Who Needs Alex?

The signing of Jorge Posada comes as a big relief for the Yanks. With Abreu and now Jorge on board, the core of a solid offense remains for next season. As it stands, this would be the 2008 starting lineup: Damon, Jeter, Abreu, Matsui, Giambi, Posada, Cano, Cabrera, and Betemit (nevermind the order, and first base/dh platoon.) The Yanks scored a league best 968 runs last season. Remove Alex’s 154 runs created entirely and you end up with 814 runs—a middle of the pack number. Throw in a rather paltry 40 for Alex’s replacement and you’re up the 854. which would trail only Boston’s and Detroit’s totals from this season. All is not lost.

17 comments… add one
  • If that’s the Yankees everyday lineup next year (which it won’t be), I’d be thrilled.

    SF November 13, 2007, 9:15 am
  • I would have to agree with SF. My only real concern now is that Lowell might be in there.

    LocklandSF November 13, 2007, 9:21 am
  • They’d likely lose even more runs since most of that line-up has hitters on the wrong side of 30. But I’m hoping SF is right. I’m hoping that Cashman will be very active in changing that line-up for the better.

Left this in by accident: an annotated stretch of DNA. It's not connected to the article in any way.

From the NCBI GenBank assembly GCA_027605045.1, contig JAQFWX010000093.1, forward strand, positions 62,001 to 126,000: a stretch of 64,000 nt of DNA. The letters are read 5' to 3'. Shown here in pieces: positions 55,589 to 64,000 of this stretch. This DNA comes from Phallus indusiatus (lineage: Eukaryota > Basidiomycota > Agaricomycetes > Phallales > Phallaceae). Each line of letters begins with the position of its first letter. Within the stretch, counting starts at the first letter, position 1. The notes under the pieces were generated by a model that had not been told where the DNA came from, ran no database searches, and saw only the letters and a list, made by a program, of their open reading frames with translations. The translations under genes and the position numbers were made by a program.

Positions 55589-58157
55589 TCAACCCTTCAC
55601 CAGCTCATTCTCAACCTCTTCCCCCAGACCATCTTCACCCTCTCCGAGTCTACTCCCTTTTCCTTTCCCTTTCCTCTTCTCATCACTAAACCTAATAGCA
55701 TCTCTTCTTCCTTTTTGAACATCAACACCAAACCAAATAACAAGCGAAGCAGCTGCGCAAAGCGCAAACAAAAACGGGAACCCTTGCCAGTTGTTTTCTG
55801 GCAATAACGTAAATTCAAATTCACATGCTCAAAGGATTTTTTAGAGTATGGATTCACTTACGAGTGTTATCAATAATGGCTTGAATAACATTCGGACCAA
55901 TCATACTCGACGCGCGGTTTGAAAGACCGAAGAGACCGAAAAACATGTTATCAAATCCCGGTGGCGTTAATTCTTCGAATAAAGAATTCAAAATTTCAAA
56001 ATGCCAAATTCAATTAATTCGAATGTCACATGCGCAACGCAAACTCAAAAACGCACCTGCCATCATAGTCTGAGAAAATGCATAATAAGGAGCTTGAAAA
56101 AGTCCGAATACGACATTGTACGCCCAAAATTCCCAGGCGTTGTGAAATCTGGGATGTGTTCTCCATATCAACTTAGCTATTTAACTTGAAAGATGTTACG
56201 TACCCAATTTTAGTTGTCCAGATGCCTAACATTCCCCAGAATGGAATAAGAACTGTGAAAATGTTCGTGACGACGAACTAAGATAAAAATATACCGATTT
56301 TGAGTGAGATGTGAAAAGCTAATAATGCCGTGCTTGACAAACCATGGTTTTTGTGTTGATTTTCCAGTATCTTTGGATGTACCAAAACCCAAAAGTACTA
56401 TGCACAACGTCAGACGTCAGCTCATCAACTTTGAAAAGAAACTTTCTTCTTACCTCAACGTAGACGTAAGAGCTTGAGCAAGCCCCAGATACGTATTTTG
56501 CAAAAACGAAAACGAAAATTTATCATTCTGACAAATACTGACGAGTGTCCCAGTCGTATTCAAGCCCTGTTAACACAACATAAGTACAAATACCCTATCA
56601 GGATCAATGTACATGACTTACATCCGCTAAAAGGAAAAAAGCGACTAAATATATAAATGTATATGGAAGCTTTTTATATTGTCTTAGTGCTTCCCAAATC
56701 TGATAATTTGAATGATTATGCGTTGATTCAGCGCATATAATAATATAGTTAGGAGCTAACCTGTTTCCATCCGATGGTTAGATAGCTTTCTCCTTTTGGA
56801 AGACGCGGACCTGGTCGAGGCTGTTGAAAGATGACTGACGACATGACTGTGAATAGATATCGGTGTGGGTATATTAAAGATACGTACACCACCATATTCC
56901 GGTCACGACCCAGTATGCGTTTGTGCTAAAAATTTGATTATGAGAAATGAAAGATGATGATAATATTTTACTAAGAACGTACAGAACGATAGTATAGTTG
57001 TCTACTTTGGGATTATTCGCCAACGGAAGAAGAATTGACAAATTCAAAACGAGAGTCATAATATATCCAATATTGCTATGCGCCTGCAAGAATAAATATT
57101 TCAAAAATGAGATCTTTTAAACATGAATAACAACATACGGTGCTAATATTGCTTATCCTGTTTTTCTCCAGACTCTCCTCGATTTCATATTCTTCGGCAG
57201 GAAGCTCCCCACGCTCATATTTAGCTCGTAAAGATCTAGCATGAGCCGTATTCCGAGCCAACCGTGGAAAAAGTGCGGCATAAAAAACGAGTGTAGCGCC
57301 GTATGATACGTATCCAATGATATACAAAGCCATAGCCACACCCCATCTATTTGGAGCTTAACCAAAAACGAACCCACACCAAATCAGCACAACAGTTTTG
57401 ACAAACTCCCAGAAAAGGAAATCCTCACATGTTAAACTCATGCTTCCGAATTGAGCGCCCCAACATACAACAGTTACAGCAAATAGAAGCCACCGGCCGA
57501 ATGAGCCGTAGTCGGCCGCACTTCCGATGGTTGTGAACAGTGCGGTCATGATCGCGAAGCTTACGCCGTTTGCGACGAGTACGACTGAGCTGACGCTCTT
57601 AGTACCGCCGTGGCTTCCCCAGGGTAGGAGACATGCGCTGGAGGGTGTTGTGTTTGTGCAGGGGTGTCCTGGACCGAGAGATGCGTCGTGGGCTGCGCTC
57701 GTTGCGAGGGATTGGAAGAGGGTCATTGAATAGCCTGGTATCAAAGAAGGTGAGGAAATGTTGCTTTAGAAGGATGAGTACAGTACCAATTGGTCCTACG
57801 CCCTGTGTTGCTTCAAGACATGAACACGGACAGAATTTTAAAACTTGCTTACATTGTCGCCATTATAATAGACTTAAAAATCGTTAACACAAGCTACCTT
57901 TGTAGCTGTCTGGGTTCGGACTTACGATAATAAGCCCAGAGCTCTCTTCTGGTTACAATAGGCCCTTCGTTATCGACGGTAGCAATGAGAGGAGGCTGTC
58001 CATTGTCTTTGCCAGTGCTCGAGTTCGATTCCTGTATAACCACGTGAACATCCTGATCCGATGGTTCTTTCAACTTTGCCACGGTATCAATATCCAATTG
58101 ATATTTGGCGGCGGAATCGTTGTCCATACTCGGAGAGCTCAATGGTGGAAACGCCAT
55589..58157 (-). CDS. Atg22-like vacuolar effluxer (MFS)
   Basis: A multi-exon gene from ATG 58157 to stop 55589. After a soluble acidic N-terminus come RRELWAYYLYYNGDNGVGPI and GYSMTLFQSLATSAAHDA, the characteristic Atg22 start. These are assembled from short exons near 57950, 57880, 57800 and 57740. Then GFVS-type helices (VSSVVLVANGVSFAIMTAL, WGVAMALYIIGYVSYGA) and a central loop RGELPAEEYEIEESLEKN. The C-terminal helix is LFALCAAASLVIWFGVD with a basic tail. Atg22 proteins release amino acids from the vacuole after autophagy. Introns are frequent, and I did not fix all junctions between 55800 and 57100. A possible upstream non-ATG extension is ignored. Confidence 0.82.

Nick-YF November 13, 2007, 9:23 am
  • A few points:
    1) Is Giambi going to be as bad as he was in 2007? Last time he had a year like that, he came back strong the following year.
    2) There’s no way their 1B could be as bad.
    3) With how cold the lineup was the first two months, it’s amazing they scored as many runs as they did. Jorge will fall back, Damon and Abreu will be more productive. Things should even out.
    4) It’s all about the pitching any ways. If the kids don’t pitch well, it will be a lost season.

    NH Rob November 13, 2007, 9:30 am
  • 968-854 = 114. Will the Yankees’ pitching improve enough to make up for 11 lost wins on offense?
    Assuming that players in their early-to-mid 30s will improve over any given season is not a great thing on which to be placing your hopes, either.

    Paul SF November 13, 2007, 9:35 am